That pure, great light, which is radiant; that great glory; that, verily, which the gods worship; that by means of which the sun shines forth--that eternal divine being is perceived by devotees. From (that) pure (principle) the Brahman is produced; by (that) pure (principle) the Brahman is developed; that pure (principle), not illumined among all radiant (bodies), is (itself) luminous and illuminates (them). That eternal divine being is perceived by devotees. The perfect is raised out of the perfect. It (being raised) out of the perfect is called the perfect. The perfect is withdrawn from the perfect, and the perfect only remains. That eternal divine being is perceived by devotees. (From the Brahman), the waters (are produced); and then from the waters, the gross body. In the space within that, dwelt the two divine (principles). Both enveloping the quarters and sub-quarters, support earth and heaven. That eternal divine being is perceived by devotees. The horse(-like senses) lead towards heaven him, who is possessed of knowledge and divine, (who is) free from old age, and who stands on the wheel of this chariot(-like body), which is transient, but the operations of which are imperishable. That eternal divine being is perceived by devotees. His form has no parallel; no one sees him with the eye. Those who apprehend him by means, of the understanding, and also the mind and heart, become immortal. That eternal divine being is perceived by devotees. The currents of twelve collections, supported by the Deity, regulate the honey; and those who follow after it move about in (this) dangerous (world). That eternal divine being is perceived by devotees. The bee drinks that accumulated honey for half a month. The Lord created the oblation for all beings. That eternal divine being is perceived by devotees. Those who are devoid of wings, coming to the Aśvattha of golden leaves, there become possessed of wings, and fly away happily. That eternal divine being is perceived by devotees. The upward life-wind swallows up the downward life-wind; the moon swallows up the upward life-wind; the sun swallows up the moon; and another, swallows up the sun. Moving about above the waters, the supreme self does not raise one leg. (Should he raise) that, which is always performing sacrifices, there will be no death, no immortality. That eternal divine being is perceived by devotees. The being which is the inner self, and which is of the size of a thumb, is always migrating in consequence of the connexion with the subtle body. The deluded ones do not perceive that praiseworthy lord, primeval and radiant, and possessed of creative power. That eternal divine being is perceived by devotees. Leading mortals to destruction by their own action, they conceal themselves like serpents in secret recesses,. The deluded men then become more deluded. The enjoyments afforded by them cause delusion, and lead to worldly life. That eternal divine being is perceived by devotees. This seems to be common to all mankind--whether possessed of resources or not possessed of resources--it is common to immortality and the other. Those who are possessed (of them) attain there to the source of the honey. That eternal divine being is perceived by devotees. They go, pervading both worlds by knowledge. Then the Agnihotra though not performed is (as good as) performed. Your (knowledge) of the Brahman, therefore, will not lead you to littleness. Knowledge is (his) name. To that the talented ones attain. That eternal divine being is perceived by devotees. The self of this description absorbing the material cause becomes great. And the self of him who understands that being is not degraded here. That eternal divine being is perceived by devotees. One should ever and always be doing good. (There is) no death, whence (can there be) immortality? The real and the unreal have both the same real (entity) as their basis. The source of the existent and the non-existent is but one. That eternal divine being is perceived by devotees. The being who is the inner self, and who is of the size of a thumb, is not seen, being placed in the heart. He is unborn, is moving about day and night, without sloth. Meditating on him, a wise man remains placid. That eternal divine being is perceived by devotees. From him comes the wind; in him, likewise, is (everything) dissolved. From him (come) the fire and the moon; and from him comes life. That is the support (of the universe); that is immortal; that is all things perceptible; that is the Brahman, that glory. From that all entities were produced; and in that (they) are dissolved. That eternal divine being is perceived by devotees. The brilliant (Brahman) supports the two divine principles and the universe, earth and heaven, and the quarters. He from whom the rivers flow in (various) directions, from him were created the great oceans. That eternal divine being is perceived by devotees. Should one fly, even after furnishing oneself with thousands upon thousands of wings, and even though one should have the velocity of thought, one would never reach the end of the (great) cause. That eternal divine being is perceived by devotees. His form dwells in the unperceived; and those whose understandings are very well refined perceive him. The talented man who has got rid (of affection and aversion) perceives (him) by the mind. Those who understand him become immortal. When one sees this self in all beings stationed in various places, what should one grieve for after that? The Brāhmaṇa has (as much interest) in all beings, as in a big reservoir of water, to which waters flow from all sides. I alone am your mother, father, and I too am the son. And I am the self of all this--that which exists and that which does not exist. (I am) the aged grandfather of this, the father, and the son, O descendant of Bharata! You dwell in my self only. You are not mine, nor I (yours). The self only is my seat; the self too is (the source of) my birth. I am woven through and through (everything). And my seat is free from (the attacks of) old age. I am unborn, moving about day and night, without sloth. Knowing (me), verily, a wise man remains placid. Minuter than an atom, possessed of a good mind, I am stationed within all beings. (The wise) know the father of all beings to be placed in the lotus(-like heart of every one).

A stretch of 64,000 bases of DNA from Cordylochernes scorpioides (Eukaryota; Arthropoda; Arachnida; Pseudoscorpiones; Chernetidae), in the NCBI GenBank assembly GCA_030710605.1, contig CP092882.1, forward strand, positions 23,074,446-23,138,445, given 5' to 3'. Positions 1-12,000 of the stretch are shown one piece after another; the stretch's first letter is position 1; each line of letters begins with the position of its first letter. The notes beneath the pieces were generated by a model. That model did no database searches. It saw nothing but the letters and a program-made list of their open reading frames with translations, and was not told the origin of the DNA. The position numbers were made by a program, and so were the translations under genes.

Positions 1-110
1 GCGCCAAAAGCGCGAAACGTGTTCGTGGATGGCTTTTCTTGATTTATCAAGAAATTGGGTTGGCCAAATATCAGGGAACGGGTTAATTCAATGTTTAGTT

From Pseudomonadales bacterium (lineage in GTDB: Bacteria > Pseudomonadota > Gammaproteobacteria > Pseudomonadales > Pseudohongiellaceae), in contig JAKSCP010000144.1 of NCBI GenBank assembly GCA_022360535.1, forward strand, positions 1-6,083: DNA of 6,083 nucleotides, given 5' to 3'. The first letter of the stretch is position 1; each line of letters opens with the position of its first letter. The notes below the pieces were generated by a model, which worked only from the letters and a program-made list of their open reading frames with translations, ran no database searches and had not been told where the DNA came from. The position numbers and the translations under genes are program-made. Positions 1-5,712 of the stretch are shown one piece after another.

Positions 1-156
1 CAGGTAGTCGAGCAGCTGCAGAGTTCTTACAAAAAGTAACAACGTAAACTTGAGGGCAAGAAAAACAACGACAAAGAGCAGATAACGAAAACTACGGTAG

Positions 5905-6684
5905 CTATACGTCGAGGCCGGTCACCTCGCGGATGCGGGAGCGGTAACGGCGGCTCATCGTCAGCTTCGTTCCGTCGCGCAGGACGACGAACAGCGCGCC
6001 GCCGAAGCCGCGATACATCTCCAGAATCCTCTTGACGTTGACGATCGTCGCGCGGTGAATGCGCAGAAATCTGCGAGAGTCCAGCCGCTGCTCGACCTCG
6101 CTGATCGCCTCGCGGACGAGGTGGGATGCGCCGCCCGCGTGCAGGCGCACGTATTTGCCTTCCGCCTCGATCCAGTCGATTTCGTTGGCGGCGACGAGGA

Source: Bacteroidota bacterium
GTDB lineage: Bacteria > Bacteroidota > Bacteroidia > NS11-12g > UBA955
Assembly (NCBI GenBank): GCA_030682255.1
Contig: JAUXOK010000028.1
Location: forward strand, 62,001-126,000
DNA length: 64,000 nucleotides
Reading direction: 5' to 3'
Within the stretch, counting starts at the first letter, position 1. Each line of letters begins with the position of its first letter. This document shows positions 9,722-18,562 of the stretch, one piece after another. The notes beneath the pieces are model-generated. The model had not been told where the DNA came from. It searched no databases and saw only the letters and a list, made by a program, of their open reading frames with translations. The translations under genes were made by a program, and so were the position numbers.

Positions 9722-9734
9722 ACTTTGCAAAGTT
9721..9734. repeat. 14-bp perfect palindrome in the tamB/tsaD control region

Footnotes and references: